Hawaiian Grammar

University of Hawaii Press
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Without question, this is the definitive grammar of the Hawaiian language. Indeed it is the first attempt at a comprehensive treatment of the subject since W.D. Alexander published his concise Short Synopsis of the Most Essential Points in Hawaiian Grammar in 1864. This grammar is intended as a companion to the Hawaiian Dictionary, by the same authors.

The grammar was written with every student of the Hawaiian language in mind - from the casual interested layperson to the professional linguist and grammarian. Although it was obviously impossible to avoid technical terms, their use was kept to a minimum, and a glossary is included for those who need its help. Each point of grammar is illustrated with examples, many from Hawaiian-language literature.

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About the author

Samuel H. Elbert, professor emeritus of Pacific languages and linguistics at the University of Hawaii, taught the Hawaiian language for many years and is considered one of the foremost authorities on the language today. He is author of the textbook Spoken Hawaiian and is co-author with Mary Pukui of Hawaiian Dictionary, and with Mary Pukui and Esther Mookini of Place Names of Hawaii.

Mary Kawena Pukui was a noted authority on the Hawaiian language. She had a long professional association with the Bernice P. Bishop Museum and translated many Hawaiian historical documents. She coauthored, with Samuel H. Elbert, the Hawaiian Dictionary and Place Names of Hawaii.

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Additional Information

Publisher
University of Hawaii Press
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Published on
Dec 31, 2001
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Pages
193
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ISBN
9780824824891
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Best For
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Language
English
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Genres
Foreign Language Study / Miscellaneous
Language Arts & Disciplines / General
Literary Collections / Australian & Oceanian
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Content Protection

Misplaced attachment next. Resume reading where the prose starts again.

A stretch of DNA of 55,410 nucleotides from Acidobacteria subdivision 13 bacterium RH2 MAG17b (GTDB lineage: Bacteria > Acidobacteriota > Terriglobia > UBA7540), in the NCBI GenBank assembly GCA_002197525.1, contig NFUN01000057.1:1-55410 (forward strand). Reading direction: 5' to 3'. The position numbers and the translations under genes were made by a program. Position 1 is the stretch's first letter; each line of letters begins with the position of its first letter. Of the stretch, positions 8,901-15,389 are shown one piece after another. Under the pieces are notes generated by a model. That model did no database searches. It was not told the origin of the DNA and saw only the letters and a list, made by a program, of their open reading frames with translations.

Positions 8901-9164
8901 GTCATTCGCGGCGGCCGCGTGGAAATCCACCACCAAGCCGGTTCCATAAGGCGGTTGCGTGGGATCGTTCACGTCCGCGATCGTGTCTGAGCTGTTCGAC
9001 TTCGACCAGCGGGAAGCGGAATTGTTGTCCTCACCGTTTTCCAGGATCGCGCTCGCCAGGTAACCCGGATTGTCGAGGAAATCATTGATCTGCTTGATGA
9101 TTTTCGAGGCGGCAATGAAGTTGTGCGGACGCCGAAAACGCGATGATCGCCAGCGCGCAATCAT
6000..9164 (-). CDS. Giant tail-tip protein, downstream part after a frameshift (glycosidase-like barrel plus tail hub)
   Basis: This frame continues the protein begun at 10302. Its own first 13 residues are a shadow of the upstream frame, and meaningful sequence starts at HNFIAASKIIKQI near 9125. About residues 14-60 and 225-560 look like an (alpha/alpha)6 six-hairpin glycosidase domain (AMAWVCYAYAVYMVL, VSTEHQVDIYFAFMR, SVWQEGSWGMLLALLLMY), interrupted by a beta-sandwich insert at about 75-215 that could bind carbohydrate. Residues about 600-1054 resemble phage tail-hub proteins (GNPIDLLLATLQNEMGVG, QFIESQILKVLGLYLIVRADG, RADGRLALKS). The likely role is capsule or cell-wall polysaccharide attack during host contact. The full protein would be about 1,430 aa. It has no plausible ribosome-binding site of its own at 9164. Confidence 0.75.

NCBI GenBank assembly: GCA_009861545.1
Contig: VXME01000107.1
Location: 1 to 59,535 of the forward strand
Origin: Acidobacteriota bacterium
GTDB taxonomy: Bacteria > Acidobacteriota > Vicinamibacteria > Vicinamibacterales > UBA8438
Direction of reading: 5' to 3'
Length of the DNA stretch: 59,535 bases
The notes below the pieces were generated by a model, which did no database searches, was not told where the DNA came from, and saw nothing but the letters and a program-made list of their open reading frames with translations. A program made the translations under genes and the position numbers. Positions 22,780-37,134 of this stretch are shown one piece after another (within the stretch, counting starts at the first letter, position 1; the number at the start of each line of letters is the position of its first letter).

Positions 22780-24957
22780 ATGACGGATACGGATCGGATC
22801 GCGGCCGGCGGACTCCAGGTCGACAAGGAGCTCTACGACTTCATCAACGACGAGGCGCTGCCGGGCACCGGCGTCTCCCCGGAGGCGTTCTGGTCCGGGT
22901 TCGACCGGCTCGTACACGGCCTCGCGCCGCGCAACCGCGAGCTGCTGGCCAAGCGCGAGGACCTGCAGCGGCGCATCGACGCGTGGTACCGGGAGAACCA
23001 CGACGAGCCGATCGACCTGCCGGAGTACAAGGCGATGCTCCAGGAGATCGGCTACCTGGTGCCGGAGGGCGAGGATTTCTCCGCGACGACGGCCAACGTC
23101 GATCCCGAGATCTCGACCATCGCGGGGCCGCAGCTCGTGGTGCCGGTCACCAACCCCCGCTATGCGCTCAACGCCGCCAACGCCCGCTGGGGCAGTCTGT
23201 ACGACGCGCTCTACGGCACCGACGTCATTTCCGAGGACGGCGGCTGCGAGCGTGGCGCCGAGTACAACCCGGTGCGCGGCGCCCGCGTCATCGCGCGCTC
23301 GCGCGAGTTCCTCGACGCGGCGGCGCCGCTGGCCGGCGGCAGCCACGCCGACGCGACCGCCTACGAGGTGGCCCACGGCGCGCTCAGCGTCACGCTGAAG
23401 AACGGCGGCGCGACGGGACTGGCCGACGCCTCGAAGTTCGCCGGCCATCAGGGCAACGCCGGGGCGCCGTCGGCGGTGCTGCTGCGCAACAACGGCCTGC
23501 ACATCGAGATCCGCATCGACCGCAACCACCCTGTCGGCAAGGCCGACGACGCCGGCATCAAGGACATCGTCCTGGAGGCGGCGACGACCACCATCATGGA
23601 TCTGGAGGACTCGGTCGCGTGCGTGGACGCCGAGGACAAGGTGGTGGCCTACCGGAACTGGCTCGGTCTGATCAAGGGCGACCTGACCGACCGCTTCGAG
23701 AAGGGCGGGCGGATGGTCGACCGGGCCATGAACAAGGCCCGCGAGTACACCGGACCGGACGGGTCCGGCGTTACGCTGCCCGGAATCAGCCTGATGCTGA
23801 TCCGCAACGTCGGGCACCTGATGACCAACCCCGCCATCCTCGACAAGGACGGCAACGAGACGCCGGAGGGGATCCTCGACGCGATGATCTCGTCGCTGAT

This content is DRM protected.
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Haina ia mai ana ka puana. This familiar refrain, sometimes translated Let the echo of our song be heard, appears among the closing lines in many nineteenth-century chants and poems. From earliest times, the chanting of poetry served the Hawaiians as a form of ritual celebration of the things they cherished--the beauty of their islands, the abundance of wild creatures that inhabited their sea and air, the majesty of their rulers, and the prowess of their gods. Commoners as well as highborn chiefs and poet-priests shared in the creation of the chants. These haku mele, or composers, the commoners especially, wove living threads from their own histoic circumstances and everyday experiences into the ongoing oral tradition, as handed down from expert to pupil, or from elder to descendant, generation after generation.

This anthology embraces a wide variety of compositions: it ranges from song-poems of the Pele and Hiiaka cycle and the pre-Christian Shark Hula for Ka-lani-opuu to postmissionary chants and gospel hymns. These later selections date from the reign of Ka-mehameha III (1825-1854) to that of Queen Liliu-o-ka-lani (1891-1893) and comprise the major portion of the book. They include, along with heroic chants celebrating nineteenth-century Hawaiian monarchs, a number of works composed by commoners for commoners, such as Bill the Ice Skater, Mr. Thurston's Water-Drinking Brigade, and The Song of the Chanter Kaehu. Kaehu was a distinguished leper-poet who ended his days at the settlement-hospital on Molokai.

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